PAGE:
8 Of The Worst Money Mistakes That Can Blow Up Your Retirement
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Retirement is such an important chapter of life, but there are so many financial pitfalls that retirees can make.
The phase of happiness that is expected to be relaxing can transform into an era of stress, uncertainty, and anguish. And you certainly don’t want to run out of money during retirement, do you?
8 of the worst money mistakes that can ruin your retirement.
If you fail to plan, you are planning to fail
In the 1700s, Benjamin Franklin said, “If you fail to plan, you are planning to fail.” The 18th-century quote still holds up to this day, especially when it comes to retirement planning.
Simply thinking that your retirement will work itself into a positive situation without putting any planning into it will likely end in problems.
Don’t put off until tomorrow what you can do today
Another Benjamin Franklin quote from hundreds of years ago is still as relevant as ever.
If you don’t start saving for retirement in your best wage-earning days, then you will be scrambling later in life.
Only 39% of adults who are saving for retirement started in their 20s, according to a study from Morning Consult. Slightly more than 25% of Americans in their 30s begin saving for retirement.
Another study found that most workers over the age of 40 don’t have sufficient retirement savings and aren’t setting aside enough to catch up, according to the Insured Retirement Institute.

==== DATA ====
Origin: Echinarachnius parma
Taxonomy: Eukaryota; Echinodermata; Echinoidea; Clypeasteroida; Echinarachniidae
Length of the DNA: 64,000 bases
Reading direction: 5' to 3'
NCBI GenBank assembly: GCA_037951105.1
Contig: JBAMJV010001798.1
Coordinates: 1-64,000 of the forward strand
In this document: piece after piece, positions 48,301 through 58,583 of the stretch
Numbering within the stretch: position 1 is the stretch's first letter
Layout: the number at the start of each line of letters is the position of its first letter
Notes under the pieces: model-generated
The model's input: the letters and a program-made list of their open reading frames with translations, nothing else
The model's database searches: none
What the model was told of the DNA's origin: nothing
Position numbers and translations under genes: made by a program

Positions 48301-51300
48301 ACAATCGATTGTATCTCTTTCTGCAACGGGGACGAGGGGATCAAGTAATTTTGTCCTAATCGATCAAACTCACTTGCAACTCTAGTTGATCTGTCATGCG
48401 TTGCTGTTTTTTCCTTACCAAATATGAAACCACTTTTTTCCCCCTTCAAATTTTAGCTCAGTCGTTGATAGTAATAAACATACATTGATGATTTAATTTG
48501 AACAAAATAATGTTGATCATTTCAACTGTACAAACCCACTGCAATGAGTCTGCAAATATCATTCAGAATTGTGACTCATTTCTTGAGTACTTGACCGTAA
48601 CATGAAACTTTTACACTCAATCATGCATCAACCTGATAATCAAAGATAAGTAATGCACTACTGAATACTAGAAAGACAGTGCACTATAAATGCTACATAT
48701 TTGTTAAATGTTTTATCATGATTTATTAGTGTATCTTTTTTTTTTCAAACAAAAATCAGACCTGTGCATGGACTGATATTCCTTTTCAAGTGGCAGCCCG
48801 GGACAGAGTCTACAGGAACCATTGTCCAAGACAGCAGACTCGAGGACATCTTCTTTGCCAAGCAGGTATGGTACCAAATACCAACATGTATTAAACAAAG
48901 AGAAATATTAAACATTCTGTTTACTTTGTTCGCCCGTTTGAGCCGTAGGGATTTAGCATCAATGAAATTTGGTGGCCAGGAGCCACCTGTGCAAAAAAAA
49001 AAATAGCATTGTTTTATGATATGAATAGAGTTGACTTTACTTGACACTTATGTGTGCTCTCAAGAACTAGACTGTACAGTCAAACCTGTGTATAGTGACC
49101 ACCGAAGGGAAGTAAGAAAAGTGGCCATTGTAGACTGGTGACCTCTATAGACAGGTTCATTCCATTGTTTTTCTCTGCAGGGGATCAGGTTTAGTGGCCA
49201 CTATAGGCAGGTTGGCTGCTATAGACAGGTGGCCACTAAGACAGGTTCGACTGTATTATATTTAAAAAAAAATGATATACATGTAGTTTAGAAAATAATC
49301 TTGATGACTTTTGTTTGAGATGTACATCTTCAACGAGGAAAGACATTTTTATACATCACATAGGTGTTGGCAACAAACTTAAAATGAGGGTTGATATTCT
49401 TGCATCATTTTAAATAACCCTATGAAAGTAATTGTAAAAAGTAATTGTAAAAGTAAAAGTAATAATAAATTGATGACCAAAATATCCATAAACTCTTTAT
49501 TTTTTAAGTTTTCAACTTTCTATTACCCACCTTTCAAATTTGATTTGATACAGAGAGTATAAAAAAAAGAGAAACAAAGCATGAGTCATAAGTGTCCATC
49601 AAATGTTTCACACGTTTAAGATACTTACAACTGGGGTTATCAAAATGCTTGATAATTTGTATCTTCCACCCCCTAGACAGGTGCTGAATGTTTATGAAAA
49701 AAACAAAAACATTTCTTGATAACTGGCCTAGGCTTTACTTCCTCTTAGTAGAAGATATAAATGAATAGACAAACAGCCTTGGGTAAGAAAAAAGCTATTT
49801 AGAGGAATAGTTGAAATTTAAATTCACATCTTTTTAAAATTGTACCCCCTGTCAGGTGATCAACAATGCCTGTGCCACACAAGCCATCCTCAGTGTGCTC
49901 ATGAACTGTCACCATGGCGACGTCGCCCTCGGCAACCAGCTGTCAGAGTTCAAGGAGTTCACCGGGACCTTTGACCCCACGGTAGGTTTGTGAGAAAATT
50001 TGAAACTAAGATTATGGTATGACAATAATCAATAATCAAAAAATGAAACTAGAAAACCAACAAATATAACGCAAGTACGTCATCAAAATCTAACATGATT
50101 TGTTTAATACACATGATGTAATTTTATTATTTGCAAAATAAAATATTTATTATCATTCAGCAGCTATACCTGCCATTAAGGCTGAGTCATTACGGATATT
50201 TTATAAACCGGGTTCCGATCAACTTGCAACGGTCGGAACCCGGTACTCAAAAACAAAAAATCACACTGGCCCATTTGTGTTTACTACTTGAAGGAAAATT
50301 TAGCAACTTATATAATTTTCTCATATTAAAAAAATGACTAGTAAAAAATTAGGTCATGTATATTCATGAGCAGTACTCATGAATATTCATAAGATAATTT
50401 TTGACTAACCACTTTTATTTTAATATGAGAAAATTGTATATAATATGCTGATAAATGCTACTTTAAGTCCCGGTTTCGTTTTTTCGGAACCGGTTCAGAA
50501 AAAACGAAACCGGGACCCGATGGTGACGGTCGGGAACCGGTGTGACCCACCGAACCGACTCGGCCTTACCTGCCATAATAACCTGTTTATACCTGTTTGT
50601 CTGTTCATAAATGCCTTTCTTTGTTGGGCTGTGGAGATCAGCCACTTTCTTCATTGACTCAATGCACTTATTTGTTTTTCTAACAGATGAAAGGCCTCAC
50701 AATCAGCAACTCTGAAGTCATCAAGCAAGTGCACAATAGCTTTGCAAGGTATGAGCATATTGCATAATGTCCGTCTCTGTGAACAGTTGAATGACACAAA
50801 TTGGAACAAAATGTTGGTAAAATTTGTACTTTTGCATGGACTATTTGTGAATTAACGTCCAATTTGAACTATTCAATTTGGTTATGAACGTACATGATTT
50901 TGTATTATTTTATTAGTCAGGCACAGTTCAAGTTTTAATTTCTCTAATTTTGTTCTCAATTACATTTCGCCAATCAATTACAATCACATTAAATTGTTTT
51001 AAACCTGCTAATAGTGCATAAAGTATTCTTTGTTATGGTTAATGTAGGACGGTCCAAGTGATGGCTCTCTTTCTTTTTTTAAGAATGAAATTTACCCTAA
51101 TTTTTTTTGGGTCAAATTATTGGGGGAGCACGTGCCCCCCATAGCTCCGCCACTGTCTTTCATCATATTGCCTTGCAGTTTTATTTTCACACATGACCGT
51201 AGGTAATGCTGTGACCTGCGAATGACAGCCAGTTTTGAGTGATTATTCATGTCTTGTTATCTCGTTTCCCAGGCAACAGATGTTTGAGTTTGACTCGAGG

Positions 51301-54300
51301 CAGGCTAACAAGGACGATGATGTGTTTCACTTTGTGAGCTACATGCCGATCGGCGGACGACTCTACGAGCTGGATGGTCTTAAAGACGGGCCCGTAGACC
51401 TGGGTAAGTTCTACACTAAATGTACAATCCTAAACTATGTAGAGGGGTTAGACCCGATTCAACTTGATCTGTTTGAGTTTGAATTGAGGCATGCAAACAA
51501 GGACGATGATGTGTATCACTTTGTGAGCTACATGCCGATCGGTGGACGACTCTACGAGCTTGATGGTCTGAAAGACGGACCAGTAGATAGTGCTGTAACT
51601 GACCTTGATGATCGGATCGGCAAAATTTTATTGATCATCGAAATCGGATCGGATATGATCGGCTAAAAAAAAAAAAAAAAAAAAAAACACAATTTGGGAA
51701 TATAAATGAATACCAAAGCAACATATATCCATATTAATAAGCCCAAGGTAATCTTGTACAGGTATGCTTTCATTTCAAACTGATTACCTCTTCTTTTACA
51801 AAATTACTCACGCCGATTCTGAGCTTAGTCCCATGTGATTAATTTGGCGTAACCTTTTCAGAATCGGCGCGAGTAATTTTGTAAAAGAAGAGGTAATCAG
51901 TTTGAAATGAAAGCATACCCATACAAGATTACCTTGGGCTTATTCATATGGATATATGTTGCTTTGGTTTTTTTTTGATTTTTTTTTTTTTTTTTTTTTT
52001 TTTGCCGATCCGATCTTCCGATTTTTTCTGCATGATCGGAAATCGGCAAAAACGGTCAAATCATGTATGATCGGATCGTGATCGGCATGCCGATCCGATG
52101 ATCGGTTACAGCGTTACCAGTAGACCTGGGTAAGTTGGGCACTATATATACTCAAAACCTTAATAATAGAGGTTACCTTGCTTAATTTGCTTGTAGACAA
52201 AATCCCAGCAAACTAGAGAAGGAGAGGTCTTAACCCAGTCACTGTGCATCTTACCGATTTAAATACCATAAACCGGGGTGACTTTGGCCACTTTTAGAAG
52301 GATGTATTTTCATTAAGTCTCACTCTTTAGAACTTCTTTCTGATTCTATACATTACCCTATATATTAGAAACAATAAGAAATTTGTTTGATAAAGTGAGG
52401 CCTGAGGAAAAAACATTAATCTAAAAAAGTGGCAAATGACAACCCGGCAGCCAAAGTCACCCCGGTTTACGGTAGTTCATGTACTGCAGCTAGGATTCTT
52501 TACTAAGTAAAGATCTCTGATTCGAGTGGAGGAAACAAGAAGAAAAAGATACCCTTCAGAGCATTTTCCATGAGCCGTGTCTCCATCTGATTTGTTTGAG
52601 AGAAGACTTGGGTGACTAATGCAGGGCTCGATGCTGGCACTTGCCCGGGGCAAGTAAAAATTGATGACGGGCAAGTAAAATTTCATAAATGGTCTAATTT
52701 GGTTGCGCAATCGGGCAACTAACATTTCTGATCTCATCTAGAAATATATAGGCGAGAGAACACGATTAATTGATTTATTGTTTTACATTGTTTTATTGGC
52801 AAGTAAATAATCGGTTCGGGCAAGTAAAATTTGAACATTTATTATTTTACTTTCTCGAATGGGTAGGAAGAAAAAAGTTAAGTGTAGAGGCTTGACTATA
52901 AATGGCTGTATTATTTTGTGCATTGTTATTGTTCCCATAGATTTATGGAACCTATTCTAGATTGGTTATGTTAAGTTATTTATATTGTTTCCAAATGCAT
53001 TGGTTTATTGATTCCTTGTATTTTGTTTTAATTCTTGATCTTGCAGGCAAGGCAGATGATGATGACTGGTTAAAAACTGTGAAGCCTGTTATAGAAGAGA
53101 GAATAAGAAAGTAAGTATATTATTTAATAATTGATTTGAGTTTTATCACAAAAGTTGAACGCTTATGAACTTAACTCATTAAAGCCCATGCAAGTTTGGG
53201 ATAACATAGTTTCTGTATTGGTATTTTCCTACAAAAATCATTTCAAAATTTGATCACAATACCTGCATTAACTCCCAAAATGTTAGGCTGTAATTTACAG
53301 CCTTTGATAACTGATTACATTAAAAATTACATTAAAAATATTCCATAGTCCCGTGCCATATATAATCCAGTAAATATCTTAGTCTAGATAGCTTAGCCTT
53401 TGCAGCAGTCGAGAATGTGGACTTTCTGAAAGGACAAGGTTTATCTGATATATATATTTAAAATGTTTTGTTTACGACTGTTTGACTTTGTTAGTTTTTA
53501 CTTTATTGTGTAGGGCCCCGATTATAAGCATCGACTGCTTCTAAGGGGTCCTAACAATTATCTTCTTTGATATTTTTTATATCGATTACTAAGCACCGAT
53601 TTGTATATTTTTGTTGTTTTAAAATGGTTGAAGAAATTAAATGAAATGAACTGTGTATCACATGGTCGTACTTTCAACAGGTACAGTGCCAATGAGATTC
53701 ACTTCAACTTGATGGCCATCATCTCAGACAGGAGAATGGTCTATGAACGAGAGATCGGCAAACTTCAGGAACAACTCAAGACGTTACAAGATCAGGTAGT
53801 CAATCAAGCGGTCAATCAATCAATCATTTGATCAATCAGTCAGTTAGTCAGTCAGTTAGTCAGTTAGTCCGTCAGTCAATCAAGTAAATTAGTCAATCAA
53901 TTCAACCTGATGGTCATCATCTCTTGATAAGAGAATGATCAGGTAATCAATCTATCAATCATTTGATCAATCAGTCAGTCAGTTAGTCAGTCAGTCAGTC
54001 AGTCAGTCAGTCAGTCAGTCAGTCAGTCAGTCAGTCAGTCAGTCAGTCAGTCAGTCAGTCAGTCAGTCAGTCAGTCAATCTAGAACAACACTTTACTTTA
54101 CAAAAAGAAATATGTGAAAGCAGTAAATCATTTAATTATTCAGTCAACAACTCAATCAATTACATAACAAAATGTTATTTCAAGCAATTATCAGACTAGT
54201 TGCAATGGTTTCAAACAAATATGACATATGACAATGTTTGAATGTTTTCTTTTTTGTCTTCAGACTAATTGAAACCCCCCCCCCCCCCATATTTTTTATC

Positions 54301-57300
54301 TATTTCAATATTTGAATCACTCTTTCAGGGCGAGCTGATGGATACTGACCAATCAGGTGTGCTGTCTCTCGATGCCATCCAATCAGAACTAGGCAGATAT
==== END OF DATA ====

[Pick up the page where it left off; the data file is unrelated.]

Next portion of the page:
The study found that 46% who are planning to leave the workforce at age 65 or earlier don’t have enough funds to retire.
Retiring at the wrong time
Retiring at the optimal time can be tricky since you don’t have a crystal ball to tell you the future.
You could retire too early, live longer than anticipated, and then run out of funds.
Plus, retiring at a younger age could result in lower Social Security benefits. Conversely, you could retire too late and forfeit all of your workless golden years.
Knowing your health will help you make an informed decision as to when retirement is right for you.
Underestimating medical expenses
Speaking of health, you need to be realistic about possible health catastrophes and the potentially exorbitant costs related to your issues.
Medicare doesn’t cover long-term care, most dental care, dentures, eye exams related to prescribing glasses, routine foot care, and hearing aids and exams.
Inflation could cause your money saved to be significantly worth less than you anticipated.
The Federal Reserve expects a 2% inflation rate each year. However, higher inflation rates can catch people off guard – even Federal Reserve Chairman Jerome Powell.
In recent months, consumer prices have been posting 12-month gains as high as 5.4%, a rate not seen since 2008.
If prices for health care, food, and energy spike, the excess costs can blow up your budgeted retirement savings and damage your purchasing power in the future.
A smart retirement plan will have a set budget, but if you veer off that economic program, then it can ruin your retirement. Taking up expensive hobbies or pricey vacations may sound perfect for retirement, but these expenses can drain your savings quickly.
Hiring the wrong financial adviser
If you employ the advice of an incompetent financial advisor, then your retirement planning will likely be disastrous.